"Time and time again, we have proven to our reps and others at Amazon, that these books are breaking Amazon’s TOS. The scammers slap together a 3,000-page book, stuffed to the gills with 10 to 20 other stories they’ve written or bought from ghostwriters on Fiverr. Then they recycle and rearrange those same 10 to 20 stories and shove them into another book with a different cover and title. So in effect, they have 10 to 20 books all with the same 10 to 20 stories stuffed inside, thus the 3,000 page compilations with such titillating titles as Pregnant By My Boss or My Friend’s Dirty Uncle."

"With their parasitic approach, they also feed on the kind hearts of their readers. These stuffers are notorious for instructing their readers to download the book using their (the reader’s) KU Subscription and “flip to the end of the book” without reading it. After doing that, they then instruct and sometimes demand their readers also purchase the book. That 3,000 page book is worth $13-$14. Far more than the 30 cents they make off any sales at the $.99 listing price."

"The list of violations, tricks, and ways to game the system is endless, and some of the bolder and more successful offenders are actually teaching others how to do all of them."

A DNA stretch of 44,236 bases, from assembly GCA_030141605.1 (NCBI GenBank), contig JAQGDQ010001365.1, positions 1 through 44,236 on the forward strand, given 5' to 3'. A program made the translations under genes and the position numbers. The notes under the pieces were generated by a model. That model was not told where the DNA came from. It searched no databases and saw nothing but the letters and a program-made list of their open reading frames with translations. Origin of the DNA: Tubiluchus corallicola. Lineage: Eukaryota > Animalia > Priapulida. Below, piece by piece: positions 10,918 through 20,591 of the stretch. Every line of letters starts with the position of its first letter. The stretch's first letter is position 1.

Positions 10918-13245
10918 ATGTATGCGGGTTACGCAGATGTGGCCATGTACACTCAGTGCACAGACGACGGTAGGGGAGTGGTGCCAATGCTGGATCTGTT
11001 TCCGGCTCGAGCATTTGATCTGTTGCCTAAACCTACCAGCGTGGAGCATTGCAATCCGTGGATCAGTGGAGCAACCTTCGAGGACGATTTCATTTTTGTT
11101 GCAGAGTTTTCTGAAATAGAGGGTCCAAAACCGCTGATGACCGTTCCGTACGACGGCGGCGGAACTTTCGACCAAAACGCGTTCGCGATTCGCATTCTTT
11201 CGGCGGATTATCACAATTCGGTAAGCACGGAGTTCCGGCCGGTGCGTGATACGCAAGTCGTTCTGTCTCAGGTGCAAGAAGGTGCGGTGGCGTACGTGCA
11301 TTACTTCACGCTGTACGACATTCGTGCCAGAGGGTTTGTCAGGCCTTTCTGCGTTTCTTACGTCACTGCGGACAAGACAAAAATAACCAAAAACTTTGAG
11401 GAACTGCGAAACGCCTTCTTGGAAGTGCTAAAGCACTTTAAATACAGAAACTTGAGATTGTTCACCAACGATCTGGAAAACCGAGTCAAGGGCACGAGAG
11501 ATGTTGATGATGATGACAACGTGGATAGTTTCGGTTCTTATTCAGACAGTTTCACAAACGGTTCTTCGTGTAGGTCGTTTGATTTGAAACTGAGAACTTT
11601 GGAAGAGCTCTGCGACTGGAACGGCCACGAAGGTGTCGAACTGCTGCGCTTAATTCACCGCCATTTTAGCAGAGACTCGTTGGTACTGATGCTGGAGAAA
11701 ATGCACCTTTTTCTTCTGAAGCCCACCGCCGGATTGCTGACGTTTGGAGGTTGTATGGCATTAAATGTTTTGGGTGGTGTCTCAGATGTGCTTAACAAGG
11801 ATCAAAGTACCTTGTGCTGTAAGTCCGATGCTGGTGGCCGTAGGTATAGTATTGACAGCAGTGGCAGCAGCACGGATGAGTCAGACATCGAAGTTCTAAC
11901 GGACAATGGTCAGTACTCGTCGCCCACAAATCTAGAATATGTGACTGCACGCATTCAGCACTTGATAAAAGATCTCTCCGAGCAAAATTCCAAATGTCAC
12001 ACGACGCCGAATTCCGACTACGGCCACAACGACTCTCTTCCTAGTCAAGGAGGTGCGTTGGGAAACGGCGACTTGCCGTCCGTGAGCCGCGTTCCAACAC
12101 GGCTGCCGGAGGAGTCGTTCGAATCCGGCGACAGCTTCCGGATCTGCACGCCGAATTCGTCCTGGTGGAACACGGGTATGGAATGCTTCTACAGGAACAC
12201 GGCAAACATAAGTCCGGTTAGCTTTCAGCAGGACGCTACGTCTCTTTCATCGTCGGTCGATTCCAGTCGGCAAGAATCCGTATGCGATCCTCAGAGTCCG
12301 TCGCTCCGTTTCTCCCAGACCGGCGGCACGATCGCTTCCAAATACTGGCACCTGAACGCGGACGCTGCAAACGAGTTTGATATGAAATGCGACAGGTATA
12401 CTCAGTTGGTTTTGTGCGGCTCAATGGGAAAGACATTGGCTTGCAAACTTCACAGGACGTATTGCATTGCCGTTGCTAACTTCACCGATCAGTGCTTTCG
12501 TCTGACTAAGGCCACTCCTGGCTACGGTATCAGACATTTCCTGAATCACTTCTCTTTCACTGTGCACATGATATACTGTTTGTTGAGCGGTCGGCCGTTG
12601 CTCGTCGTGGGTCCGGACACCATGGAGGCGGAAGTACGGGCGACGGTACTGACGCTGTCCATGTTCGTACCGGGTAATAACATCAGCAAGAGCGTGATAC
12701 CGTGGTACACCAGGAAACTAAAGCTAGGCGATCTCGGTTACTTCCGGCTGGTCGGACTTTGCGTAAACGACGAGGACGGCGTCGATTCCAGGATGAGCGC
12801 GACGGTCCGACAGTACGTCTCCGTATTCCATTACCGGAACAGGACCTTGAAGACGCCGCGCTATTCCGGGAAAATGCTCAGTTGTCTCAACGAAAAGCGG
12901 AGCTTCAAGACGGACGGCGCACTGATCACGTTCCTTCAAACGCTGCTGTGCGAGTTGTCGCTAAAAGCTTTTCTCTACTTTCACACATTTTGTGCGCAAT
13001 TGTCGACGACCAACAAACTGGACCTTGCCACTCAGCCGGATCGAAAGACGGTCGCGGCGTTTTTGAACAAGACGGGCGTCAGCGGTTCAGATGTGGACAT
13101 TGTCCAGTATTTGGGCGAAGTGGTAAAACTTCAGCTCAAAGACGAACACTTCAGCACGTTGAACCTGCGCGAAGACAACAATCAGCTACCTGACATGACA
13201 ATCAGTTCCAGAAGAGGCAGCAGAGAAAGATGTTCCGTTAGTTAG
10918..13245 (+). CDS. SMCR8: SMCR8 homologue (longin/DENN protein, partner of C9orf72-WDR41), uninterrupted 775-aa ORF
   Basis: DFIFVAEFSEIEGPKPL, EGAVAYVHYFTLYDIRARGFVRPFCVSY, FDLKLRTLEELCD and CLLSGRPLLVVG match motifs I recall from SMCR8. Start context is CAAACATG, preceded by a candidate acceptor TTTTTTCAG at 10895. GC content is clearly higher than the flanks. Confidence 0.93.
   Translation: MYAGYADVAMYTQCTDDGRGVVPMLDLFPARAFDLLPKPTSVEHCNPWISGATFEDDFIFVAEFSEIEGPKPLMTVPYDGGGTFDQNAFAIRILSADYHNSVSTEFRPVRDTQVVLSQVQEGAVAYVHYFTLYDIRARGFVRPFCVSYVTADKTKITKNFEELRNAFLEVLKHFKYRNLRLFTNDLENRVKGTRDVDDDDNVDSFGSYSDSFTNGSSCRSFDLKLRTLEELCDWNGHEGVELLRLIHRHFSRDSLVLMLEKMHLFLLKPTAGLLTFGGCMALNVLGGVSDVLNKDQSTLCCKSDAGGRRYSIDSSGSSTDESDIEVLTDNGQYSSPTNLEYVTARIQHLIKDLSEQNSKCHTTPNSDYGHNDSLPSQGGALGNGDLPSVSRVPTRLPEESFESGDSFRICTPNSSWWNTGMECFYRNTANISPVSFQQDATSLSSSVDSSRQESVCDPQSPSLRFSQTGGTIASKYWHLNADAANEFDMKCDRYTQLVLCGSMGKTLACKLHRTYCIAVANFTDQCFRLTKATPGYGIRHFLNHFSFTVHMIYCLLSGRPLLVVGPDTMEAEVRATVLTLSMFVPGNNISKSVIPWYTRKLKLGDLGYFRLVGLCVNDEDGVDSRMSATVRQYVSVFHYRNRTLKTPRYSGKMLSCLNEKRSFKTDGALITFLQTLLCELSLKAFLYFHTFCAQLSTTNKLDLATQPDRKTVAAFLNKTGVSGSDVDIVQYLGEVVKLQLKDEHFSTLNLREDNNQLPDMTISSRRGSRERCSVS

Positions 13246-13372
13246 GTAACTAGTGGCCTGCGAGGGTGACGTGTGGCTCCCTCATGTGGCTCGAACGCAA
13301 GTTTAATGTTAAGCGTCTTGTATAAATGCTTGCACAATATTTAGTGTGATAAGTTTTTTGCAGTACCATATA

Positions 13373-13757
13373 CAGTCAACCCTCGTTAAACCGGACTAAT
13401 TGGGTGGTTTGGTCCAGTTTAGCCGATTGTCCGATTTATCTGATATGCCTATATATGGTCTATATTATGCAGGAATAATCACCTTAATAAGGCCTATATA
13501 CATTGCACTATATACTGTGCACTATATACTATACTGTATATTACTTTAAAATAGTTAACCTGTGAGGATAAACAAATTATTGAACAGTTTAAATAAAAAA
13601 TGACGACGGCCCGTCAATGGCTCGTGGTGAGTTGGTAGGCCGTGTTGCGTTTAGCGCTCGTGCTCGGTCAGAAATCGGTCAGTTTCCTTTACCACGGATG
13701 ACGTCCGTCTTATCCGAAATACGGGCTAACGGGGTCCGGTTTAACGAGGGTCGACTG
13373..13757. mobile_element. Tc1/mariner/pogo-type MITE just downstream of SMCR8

"While we have presented the evidence to our reps and other Amazon employees for over three years now, these scammers are still allowed to feast like kings at the KU table. The rest of us, the legitimate authors, are left like starving urchins to feed off naught more than scraps and crumbs they toss on the floor."

"If nothing is done to fix the KU program, and soon, you will have nothing left to offer your readers other than books such as, Claiming His Virgin In the Pool, Triple Daddies, and 6 Mountain Men for Christmas. How do you think your readers will react when that happens?"
 
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Andy Black

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Thanks for sharing @ChickenHawk. It must be super frustrating for you. I’m sure that when it hurts Amazon in their wallet they’ll slam the door hard.